Worried you’ll miss us?
Subscribe to get our articles and updates in your inbox.
Given this table, which row will the following query return?
SELECT * FROM users LIMIT 1;
First one? Last one? Dig in your RDBMS documentation long enough and you’ll find a statement like this…
“If ORDER BY is not given, the rows are returned in whatever order the system finds fastest to produce”
In reality the returned results are usually insert order but that is not guaranteed. The frequency is high enough to fool you during development but that lack of guarantee can cause real bugs when you ship to production.
Core SQL Server architect, Conor Cunningham equates depending on query order without an
ORDER BY clause to driving a car without a seatbelt. He even goes on to provide a reproducible example that spits out results in an “unexpected” order using a
SELECT statement without the corresponding
How Can We Find Order Dependent Queries?
The tricky part in a fairly complex application is ensuring you’ve done just that. You may generate thousands of unique queries and some of them are order dependent. What happens when one inevitably slips through without
Obviously users will encounter rows of data moving around seemingly at random. Depending on your application this could range from annoying to catastrophic. (Imagine showing data points in a jumbled order for a stock ticker)
The more sinister bug is when you limit your query to a single row and you’re oh-so-sure that
WHERE clause narrows the results down to a single row. Oh wait, turns out you were wrong but you’ll never be the wiser until the query optimizer decides maybe those other rows want a turn in the spotlight.
Also just because you have an
ORDER BY statement doesn’t mean you won’t have ties. You might order by that datetime column but what happens when two rows get inserted within the same second? For those rows with ties you’re back to square one, leaving which row appears first up to the query optimizer.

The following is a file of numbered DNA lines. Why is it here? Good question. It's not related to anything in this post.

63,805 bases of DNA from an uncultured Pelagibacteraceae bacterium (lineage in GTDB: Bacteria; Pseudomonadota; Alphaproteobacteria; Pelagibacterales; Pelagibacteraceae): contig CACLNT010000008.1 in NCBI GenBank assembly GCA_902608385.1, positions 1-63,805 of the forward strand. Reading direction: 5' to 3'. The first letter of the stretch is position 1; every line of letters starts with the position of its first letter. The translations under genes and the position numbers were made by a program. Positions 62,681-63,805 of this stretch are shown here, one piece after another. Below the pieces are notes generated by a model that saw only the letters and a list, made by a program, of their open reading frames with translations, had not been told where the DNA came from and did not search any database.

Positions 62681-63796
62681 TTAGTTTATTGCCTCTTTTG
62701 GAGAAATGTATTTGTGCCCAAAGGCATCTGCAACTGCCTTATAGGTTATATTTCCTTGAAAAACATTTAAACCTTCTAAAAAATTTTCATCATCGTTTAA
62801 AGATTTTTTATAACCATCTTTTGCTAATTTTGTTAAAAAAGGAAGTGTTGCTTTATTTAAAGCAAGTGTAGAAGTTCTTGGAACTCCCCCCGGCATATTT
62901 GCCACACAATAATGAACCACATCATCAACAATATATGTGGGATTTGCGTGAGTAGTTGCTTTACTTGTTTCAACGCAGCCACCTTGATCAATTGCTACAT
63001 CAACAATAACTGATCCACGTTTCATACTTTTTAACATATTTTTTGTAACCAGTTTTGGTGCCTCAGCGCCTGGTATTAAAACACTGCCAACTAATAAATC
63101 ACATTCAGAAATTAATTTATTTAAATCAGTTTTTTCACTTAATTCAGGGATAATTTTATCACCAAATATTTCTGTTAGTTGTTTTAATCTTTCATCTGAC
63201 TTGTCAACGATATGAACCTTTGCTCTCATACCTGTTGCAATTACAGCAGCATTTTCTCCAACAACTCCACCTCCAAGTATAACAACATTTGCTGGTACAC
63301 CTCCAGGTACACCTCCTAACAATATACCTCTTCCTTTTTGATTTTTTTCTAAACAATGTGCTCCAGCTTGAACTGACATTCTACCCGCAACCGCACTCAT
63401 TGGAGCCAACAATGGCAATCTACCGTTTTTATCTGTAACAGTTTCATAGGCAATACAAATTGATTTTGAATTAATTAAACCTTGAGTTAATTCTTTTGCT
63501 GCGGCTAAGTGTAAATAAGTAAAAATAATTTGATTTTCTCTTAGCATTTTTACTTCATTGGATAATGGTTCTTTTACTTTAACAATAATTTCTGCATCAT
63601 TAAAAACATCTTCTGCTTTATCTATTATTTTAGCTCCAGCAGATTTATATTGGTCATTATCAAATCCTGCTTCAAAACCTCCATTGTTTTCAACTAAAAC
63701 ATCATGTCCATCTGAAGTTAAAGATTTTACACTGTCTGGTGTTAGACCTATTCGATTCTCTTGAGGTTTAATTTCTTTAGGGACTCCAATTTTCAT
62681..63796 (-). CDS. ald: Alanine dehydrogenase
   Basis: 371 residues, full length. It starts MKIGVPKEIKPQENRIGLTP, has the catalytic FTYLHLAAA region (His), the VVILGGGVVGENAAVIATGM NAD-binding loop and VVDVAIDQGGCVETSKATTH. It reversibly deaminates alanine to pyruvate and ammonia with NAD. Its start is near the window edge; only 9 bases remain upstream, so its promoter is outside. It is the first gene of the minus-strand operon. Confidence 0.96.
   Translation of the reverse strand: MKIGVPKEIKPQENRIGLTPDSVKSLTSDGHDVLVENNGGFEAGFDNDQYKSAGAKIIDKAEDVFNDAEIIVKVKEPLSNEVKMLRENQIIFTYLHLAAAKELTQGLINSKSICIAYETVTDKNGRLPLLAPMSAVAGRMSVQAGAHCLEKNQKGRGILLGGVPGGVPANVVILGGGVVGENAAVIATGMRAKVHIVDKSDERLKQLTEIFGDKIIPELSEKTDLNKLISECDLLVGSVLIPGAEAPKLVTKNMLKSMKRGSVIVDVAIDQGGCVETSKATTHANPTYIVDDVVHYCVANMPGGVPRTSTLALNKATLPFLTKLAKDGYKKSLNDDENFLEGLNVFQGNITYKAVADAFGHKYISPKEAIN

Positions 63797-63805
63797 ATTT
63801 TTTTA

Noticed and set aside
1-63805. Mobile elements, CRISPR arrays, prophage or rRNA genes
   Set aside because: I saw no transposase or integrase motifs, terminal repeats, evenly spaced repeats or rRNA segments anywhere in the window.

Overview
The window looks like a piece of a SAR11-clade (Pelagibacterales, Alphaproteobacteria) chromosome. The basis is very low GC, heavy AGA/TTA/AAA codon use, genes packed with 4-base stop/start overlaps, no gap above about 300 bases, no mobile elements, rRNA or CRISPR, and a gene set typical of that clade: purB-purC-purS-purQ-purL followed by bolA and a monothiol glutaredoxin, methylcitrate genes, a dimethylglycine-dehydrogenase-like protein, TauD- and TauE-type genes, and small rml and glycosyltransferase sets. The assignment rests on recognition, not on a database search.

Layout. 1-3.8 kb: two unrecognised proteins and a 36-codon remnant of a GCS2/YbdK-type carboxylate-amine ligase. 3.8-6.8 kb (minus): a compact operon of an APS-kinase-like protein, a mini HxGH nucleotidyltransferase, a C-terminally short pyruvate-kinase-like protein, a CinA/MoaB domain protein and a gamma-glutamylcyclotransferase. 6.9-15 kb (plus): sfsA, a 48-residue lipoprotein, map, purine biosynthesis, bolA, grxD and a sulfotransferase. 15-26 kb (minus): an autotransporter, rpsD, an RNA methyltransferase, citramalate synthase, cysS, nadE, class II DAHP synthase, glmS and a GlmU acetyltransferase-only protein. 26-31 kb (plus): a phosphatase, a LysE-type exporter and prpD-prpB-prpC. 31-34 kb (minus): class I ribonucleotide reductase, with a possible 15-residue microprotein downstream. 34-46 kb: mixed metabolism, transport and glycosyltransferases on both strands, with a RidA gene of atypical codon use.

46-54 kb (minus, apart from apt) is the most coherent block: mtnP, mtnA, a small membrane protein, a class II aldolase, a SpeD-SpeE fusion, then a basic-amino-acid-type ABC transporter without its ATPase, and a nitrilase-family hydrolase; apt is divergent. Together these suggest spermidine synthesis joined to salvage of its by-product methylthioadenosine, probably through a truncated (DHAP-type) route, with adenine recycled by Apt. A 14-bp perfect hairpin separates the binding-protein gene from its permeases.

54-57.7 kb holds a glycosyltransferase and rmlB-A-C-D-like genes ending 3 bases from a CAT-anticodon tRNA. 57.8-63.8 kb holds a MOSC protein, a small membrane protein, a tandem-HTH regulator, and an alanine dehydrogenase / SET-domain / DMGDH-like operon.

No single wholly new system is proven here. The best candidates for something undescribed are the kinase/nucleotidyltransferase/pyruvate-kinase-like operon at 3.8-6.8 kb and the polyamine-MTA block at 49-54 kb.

To help surface these issues during development I propose exaggerating the randomness of results in queries missing an
ORDER BY. If you don’t care about order then let’s lose the pretense of getting results in insert order usually. Instead you get a randomized order. Doing this on development/testing databases will help ensure that if ambiguous sort bugs exist, developers are likely to see them.
If you squint, you’ll see this concept has parallels to Chaos Engineering. We want to intentionally wreck weak assumptions in a controlled manner.
I accomplished this with the following hack for PostgreSQL. It will do a one time scramble of data order physically.
This script iterates through all the tables and adds a column
_rand which we’ll use to create an index. Clustering a table on that index causes the behavior we’re looking for.
SELECT id, email FROM users;
After running this against your development database you can poke around and look for buggy behavior. The catch though is that newly inserted data won’t be affected.
INSERT INTO users (email) VALUES ('email@example.com')
INSERT INTO users (email) VALUES ('firstname.lastname@example.org')
INSERT INTO users (email) VALUES ('email@example.com')
To fix this we need to run
CLUSTER after new data has been inserted. We can run it against a specific table with
CLUSTER users or against all tables with
So periodically you must
CLUSTER. One option is hooking into your ORM or testing framework hooks to run
CLUSTER after new rows are inserted. Here’s how to accomplish this in Rails:
By adding the callback combined with the Postgres snippet in a migration I was able to run against test suites here at Simple Thread and surface real issues. This method still feels a bit hacky so if you have a better way to accomplish this I’d love to hear it!
Rico Mariani says we should architect our system in a way that creates a pit of success. When it comes to writing long queries in a complex system it seems all too easy to miss an
ORDER BY when you need it. The least we can do is ensure rare behavior bubbles its way to the surface for developers during testing to see on a regular basis.
Loved the article? Hated it? Didn’t even read it?
We’d love to hear from you.